"I’m following my heart..."
As I said this is a story that spans decades, Louisa is linked to Dani, and as the story progresses the clues are gradually revealed. This is my first book by this author, but her beautifully descriptive prose really took me on the journey that these women were experiencing. From Argentina to Brazil and Australia as well, it was all really easy to envisage.
"That dance is a curse on our family."
My only struggle with this story, was Dani’s behavior in the latter stages of the book, she seemed to degenerate back to a teenager in her behavior and reactions when it came to facing facts and dealing with the truth, her relationship with Carlos suffered because of it, and I could wholly understand why he pulled back. The end was all a bit abrupt as well, but not enough to leave me frustrated.
However this is a beautifully complex story, love and loss, secrets and lies, death and life are all looked at through its telling, and I will certainly be looking to read more from Alli Sinclair in the future.
"I thought we would have forever."
ARC generously provided via Netgalley, and it was a pleasure to provide the above honest review.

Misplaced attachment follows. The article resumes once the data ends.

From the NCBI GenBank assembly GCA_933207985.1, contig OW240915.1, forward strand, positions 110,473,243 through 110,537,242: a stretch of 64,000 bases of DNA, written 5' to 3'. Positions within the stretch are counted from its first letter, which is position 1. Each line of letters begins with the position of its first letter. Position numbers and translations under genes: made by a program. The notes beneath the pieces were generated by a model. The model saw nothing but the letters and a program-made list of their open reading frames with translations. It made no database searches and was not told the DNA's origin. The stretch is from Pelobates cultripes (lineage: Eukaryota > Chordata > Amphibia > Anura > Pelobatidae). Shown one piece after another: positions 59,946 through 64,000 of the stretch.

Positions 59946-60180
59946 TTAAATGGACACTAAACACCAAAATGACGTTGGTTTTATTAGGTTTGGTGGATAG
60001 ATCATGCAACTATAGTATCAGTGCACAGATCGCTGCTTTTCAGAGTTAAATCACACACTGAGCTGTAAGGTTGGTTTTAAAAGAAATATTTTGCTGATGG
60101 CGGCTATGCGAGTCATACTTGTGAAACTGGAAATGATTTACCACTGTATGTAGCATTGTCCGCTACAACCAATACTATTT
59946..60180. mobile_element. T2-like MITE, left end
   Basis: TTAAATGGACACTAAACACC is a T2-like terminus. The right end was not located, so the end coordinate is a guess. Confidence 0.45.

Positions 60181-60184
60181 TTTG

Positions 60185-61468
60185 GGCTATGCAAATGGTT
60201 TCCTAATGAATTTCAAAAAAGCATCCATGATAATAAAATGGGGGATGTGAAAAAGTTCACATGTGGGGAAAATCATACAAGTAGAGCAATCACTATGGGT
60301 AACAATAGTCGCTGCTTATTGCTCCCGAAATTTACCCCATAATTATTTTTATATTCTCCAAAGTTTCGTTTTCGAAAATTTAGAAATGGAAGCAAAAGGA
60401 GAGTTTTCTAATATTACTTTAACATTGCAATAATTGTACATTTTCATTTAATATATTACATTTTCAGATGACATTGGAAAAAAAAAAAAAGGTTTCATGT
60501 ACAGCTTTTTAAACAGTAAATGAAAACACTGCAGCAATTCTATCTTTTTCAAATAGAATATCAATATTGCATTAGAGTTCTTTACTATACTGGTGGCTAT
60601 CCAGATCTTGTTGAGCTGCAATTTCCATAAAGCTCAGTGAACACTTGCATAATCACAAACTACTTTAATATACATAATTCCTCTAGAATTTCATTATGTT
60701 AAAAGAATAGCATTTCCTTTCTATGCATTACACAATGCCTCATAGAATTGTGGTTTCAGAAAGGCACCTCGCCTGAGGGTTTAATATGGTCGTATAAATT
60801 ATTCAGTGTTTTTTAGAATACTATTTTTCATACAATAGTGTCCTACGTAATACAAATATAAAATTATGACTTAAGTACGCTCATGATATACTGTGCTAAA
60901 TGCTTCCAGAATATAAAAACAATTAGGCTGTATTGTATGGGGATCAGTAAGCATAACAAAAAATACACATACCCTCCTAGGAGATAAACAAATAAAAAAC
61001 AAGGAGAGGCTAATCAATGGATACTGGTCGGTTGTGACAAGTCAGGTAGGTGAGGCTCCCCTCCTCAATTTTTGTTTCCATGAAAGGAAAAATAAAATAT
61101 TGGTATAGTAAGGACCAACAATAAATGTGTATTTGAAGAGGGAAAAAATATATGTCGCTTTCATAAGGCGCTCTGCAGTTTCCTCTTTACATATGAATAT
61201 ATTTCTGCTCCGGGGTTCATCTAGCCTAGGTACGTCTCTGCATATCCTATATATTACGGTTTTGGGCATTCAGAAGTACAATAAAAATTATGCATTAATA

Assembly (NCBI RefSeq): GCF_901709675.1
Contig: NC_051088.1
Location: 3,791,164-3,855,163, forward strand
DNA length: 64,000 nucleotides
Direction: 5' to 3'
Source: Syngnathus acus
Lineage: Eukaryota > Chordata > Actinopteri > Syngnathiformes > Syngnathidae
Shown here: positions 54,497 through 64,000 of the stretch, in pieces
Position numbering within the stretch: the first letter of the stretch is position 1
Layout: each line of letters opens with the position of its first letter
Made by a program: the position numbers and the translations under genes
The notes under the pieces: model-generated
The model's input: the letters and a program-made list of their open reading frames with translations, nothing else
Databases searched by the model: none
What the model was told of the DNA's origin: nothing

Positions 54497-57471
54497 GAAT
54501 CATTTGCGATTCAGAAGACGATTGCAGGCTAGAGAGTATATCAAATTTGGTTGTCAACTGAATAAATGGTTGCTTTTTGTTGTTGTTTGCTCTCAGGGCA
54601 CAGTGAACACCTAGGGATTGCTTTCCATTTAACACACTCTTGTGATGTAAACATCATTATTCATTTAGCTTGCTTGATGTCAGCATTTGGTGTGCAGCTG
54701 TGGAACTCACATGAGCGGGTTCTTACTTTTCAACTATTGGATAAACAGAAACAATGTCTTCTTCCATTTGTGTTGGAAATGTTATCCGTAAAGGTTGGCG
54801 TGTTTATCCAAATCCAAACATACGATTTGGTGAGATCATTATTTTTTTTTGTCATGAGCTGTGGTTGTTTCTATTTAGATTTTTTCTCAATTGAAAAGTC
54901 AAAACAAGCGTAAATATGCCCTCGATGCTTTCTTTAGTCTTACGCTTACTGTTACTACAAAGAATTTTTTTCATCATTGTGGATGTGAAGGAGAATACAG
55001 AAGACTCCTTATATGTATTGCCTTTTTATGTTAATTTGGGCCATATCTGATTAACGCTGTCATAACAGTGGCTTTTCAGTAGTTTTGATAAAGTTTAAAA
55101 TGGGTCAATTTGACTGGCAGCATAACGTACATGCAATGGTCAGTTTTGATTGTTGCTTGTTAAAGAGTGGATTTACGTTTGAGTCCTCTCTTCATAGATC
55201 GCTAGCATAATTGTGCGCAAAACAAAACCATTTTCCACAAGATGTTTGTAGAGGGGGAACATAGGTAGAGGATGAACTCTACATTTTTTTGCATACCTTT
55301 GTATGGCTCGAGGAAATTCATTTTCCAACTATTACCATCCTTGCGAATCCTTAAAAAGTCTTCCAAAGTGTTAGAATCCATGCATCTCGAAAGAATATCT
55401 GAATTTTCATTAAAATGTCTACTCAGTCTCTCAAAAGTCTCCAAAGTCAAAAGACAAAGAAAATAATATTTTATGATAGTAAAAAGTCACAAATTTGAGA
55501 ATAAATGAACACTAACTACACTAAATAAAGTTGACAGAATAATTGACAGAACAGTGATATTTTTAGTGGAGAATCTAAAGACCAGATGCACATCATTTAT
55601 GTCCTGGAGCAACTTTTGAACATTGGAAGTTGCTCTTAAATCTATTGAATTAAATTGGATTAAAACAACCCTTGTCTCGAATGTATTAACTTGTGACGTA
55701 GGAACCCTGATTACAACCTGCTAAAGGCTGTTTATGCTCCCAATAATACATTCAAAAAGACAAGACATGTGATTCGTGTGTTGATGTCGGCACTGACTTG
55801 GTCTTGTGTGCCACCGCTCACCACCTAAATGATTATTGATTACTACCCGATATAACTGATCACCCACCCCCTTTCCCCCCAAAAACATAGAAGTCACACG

Three and a half stars. Dani wants to know why her mother abandoned her when she was only five. Her mother then went on to come a world class tango dancer, leaving her own mother Stella to raise Dani. When Dani decides to try and find out more about tango and the hold it has on her mother, her grandma is appalled. Despite her grandmother’s objections, Dani fees to Argentina. There she meets Carlos Escudero, a legendary tango dancer. Dani finds more than she bargained for as she uncovers a murder shrouded in a world of secrets. While reading I learned a bit about Argentina, which was great as it is not somewhere I am likely to get a chance to visit. At least now I can picture it. Not being a person overly greatly into dance, I also learned more than I ever needed to about tango. At times I found myself skimming. While I enjoyed the dual story and the romances from both the present and the 1950s, I never really connected that well with the characters, especially the bossy and temperamental Carlos. I did enjoy the setting and the way the story tied together and had to smile at Dani’s initial reaction to the musical instrument known as the bandoneon. Her reaction to it, was similar to mine with bagpipes. A lot of people will enjoy this unconventional and exotic romance. It will be interesting to see what this Australian author writes next.